How Twitter communities can change the rules of the game across the platform

Social media platforms have provided a lot to humanity, as these platforms have provided an interactive environment for communication between users, in addition to being a means of knowing world news and developments, and perhaps Twitter is one of the most prominent of these platforms.

However, social media platforms have had many problems. Perhaps one of those problems It is the “breakdown of context”. It is a problem that occurs when you gather a large number of people in one place. With these people being completely different in every respect. Including the level of culture, education, urbanization, and others.

Because people are so different, especially on a platform like Twitter, it often happens that users disagree about certain information. It also happens that they criticize each other or attack each other because of differing opinions and ideas.

This problem appears strongly on Twitter. It is the platform that can be described as a “global chat room”. Because Twitter mostly relies on posting textual content. Tweets are usually surrounded by multiple responses, especially celebrity tweets. The divergence between opinions and ideas is evident in these responses. In addition to sarcasm and bullying.

Read also: Twitter is testing replying to tweets with emojis

Twitter communities

The property of communities comes to solve these problems. It serves to bring together users who are interested in certain fields with each other.

Twitter communities work similarly to groups on Facebook, in that Tweets users post within communities do not appear on their profiles or on the platform’s home pages. Only show to community members.

In general, Tweets within communities are categorized as public tweets. But, as mentioned above, it appears only to members of the same community. There is no doubt that this feature will solve many known problems of the Twitter platform. Which led some to describe it as more like by hell.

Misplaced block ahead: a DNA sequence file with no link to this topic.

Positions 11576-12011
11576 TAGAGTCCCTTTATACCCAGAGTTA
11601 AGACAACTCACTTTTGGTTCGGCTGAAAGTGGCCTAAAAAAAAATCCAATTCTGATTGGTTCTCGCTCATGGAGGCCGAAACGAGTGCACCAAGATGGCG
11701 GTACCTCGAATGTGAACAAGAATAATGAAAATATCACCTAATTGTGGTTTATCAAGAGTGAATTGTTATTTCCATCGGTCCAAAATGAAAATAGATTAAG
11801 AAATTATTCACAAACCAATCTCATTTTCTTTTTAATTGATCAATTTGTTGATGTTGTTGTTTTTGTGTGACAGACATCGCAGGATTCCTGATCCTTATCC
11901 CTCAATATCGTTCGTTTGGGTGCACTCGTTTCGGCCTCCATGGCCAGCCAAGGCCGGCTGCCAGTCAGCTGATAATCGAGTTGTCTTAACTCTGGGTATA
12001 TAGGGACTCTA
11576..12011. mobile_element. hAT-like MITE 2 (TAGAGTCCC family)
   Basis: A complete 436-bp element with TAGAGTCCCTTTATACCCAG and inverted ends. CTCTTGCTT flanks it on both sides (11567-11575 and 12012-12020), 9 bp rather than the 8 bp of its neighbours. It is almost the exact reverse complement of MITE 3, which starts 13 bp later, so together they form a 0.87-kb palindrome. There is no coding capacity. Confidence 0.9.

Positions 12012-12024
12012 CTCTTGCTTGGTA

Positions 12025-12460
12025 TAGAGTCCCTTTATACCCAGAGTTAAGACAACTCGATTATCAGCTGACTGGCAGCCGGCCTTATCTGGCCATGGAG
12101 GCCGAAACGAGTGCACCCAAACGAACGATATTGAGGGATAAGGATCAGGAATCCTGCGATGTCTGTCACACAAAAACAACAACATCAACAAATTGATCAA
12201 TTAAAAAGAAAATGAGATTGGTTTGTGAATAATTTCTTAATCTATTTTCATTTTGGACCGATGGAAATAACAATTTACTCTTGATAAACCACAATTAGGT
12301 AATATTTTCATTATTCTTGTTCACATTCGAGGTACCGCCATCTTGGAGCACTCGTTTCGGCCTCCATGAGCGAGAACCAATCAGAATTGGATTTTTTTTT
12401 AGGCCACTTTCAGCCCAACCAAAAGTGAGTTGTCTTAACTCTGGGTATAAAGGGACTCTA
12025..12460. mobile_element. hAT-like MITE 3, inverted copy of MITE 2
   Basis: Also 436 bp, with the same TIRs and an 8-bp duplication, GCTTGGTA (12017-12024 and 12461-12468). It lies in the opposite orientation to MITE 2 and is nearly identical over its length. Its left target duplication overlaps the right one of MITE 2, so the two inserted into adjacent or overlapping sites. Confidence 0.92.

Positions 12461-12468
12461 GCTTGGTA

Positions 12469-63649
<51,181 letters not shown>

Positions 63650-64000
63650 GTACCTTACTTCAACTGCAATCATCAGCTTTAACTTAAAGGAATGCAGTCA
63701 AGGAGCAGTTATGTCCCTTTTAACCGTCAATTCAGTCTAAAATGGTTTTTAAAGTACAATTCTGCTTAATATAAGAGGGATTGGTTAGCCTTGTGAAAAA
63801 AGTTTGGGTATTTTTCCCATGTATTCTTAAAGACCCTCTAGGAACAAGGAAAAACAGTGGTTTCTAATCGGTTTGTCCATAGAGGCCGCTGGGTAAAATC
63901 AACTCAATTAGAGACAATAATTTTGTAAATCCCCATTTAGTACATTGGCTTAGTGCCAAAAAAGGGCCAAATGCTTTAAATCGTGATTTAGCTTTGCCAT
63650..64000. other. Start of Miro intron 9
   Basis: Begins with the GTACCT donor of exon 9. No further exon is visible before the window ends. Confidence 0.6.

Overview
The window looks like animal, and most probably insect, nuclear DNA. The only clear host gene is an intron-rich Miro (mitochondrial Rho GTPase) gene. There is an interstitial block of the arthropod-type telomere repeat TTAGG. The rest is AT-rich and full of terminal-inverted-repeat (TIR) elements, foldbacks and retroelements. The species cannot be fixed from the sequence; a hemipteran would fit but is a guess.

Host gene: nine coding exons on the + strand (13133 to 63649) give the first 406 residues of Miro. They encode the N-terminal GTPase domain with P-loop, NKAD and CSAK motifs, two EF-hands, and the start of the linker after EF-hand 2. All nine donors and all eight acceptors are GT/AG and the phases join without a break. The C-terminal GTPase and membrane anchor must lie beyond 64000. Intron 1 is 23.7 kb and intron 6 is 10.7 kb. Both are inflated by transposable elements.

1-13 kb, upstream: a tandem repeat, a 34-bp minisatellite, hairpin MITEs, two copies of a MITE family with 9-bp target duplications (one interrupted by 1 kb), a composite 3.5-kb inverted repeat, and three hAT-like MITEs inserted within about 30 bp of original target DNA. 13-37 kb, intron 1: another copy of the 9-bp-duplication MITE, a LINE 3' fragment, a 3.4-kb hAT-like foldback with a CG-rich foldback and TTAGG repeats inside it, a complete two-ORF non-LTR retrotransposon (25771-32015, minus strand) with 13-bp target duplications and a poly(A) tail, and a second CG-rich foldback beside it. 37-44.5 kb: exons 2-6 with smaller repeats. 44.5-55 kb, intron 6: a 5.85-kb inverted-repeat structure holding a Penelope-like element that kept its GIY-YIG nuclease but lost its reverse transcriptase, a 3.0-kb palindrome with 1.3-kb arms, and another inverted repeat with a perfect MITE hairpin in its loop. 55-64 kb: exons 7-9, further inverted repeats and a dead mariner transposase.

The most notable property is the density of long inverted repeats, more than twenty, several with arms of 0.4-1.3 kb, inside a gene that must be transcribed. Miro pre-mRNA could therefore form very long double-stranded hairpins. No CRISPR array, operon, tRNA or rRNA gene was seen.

Read also: Twitter is testing interest-based communities

As mentioned earlier, the main reasons for the release of this feature are to solve the problems of users’ disagreement about a particular conversation topic. But it plays an important role in curbing annoying spam as well.

Communities play an important role in bringing together users who are interested in uncommon areas. Such as NFT domains or cryptocurrencies.

Users interested in cryptocurrency in general suffer from bots, which invade any tweet related to NFT technologies or cryptocurrencies with a barrage of misleading comments mainly intended for scams. For example, most of the tweets with the word Metamask get a large number of automated responses that try to mislead and defraud users. Note that Metamask is a popular cryptocurrency wallet.

Read also: Twitter is testing a new option to remove specific followers

Communities related to these areas begin to emerge. For example, the cryptocurrency community will be managed by Josh Ong, who has more than 40,000 followers on Twitter.

New societies solve the problems of bullying and ridicule. An example of this is the “Shawty Astrology” account, which is interested in the zodiac, which has 111,000 followers. The owner of this account will run a community dedicated to the constellations in which content will be posted instead of publicly.

A community dedicated to dogs will also be managed and rated by the We Rate Dogs account holder who has 9 million followers.

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